PEOPLES BLUES OF RICHMOND’S ULTIMATE ULTIMATUM: QUIT OR DIE

Photo by Josh Meister

by Rachel Brame

PBR-Quit-or-Die-album-artMy epic weekend road trip (1800 miles from Tampa to Ashburn, VA and back) to snag a hard copy right after Quit Or Die officially came out was worth every ounce of lost sleep and 32 hours of driving. Their shit is THAT GOOD! On top of it all, they played 3 solid hours at the Lost Rhino Retreat blasting through everything new and dove deep into their catalogue of original songs. I am not crazy nor alone, and it’s been a real privilege to meet other pranksters out there who also ‘go the distance’ to see their shows. They plant a bug in the ears of ALL their fans across the country. Needless to say, I took time to absorb this latest assembly of songs and spun it on heavy rotation the whole ride home.

I cannot say enough about the production quality of this record; People’s Blues of Richmond rips into 12 track and 41 minutes of glorious uproar! Quit or Die is their 3rd endeavor and with each new release, they just keep getting better and better. Tim Beavers II, Matthew Volkes, and Nekoro Williams pack a punch and show off their incredible synergy on this one. Transitions between tracks are remarkably smooth. Each song is distinct but the careful curation makes their flow a seamless cohesive package. To describe their overall sound to anyone unfamiliar: think about the Black Keys crunchy blues and blend it with Hendrix and Led Zeppelin turned up to 11. Matthew’s bass playing is raging, raw, and heavy through and through. Nekoro’s drumming on every track is solid and on point; beginning to end he’s a surging bundle of energy! Tim absolutely shreds it on lead guitar. His lyrical wanderings are in the vein of Dylan and Cash successfully weaving the art of emotive autobiographical storytelling and wrapping it all in surreal imagery.  Despite all Quit or Die’s beautiful noise and chaotic psychedelia, a larger message stands out: one of perseverance and resilience despite everyone’s continuous turbulent ride through life. It’s all about the facets of their life on the road, their struggles, their hopes and their fears. It says something when you can capture people’s hearts and minds by bearing your soul. That’s what this album encapsulates and what PBR does in every live performance.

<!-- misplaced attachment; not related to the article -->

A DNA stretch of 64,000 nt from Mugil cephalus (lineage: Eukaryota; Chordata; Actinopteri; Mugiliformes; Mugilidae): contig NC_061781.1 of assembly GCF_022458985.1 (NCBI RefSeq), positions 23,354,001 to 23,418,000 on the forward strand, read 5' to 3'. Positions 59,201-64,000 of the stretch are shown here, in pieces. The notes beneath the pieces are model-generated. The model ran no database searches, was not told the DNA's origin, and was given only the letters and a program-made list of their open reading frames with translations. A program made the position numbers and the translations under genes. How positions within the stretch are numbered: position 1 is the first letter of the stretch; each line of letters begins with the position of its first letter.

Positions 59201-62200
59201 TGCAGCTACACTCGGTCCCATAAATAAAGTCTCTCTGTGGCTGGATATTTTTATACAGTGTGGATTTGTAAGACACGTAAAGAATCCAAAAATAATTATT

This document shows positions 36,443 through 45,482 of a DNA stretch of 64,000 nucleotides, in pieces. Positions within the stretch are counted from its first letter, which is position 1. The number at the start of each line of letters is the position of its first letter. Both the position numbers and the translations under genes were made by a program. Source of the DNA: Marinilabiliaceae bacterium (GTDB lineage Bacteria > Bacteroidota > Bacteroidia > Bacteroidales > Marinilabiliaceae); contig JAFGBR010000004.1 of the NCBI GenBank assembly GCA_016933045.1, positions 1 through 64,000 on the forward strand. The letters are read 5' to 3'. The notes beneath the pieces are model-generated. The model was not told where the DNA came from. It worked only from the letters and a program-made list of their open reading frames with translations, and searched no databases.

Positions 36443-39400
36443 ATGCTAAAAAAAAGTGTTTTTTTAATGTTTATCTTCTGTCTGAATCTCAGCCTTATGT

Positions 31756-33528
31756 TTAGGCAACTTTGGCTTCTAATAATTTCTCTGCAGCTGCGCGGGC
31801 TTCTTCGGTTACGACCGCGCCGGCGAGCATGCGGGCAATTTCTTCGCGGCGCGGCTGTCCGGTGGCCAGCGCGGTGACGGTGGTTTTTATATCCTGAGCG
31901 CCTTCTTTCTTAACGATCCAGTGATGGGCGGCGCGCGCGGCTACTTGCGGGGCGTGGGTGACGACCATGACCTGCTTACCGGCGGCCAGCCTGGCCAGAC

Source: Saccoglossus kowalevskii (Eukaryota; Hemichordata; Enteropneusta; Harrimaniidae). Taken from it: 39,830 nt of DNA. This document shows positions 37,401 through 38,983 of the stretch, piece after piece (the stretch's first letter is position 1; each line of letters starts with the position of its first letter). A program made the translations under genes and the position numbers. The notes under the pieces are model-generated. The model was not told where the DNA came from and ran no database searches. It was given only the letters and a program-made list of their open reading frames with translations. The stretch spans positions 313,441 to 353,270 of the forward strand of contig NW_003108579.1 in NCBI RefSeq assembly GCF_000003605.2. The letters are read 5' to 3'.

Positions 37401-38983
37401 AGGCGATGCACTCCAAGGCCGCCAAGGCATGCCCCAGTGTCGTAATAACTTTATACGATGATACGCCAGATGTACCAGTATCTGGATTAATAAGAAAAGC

It’s been truly amazing to see their new set of songs develop and evolve over time and as they travel on the road. Tim’s low-fi video post of “Burning an Oak Tree” gave the world a peek of its earliest incarnation and it’s been incredibly fantastic seeing it refined through multiple live shows into the soaring power ballad it is. The title track on Quit or Die is also particularly full of sick guitar noodling. Nekoro lays down a nice reggae back beat to accent the “The House on Oregon Hill” and Matthew’s infectious bass permeates its rhythm. “Never Enough” unleashes a force of pent-up frustration and is relatable to just about anyone who’s lived paycheck to paycheck. “All The Things (I Couldn’t Say to You)” is hands down the most badass song in ¾ I’ve ever heard, its eerie carnival-esque waltz tempo is quite infectious. All in all, it’s a shot of adrenaline to anyone’s ears. Perhaps this album should come with a disclaimer: it is highly addictive, but in this case, it’s a spectacular thing to indulge in.

More about People’s Blues of Richmond

MAAF Box Listening Pleasure: Burning an Oak Tree, The House on Oregon Hill, I Understand, Just Tears, Never Enough, All the Things (I Couldn’t Say to You)

MAAF Box Rating: MAAF-BOX-listening-pleasure MAAF-BOX-listening-pleasure MAAF-BOX-listening-pleasure MAAF-BOX-listening-pleasure

1 Comment on PEOPLES BLUES OF RICHMOND’S ULTIMATE ULTIMATUM: QUIT OR DIE

  1. rawesome

    Like

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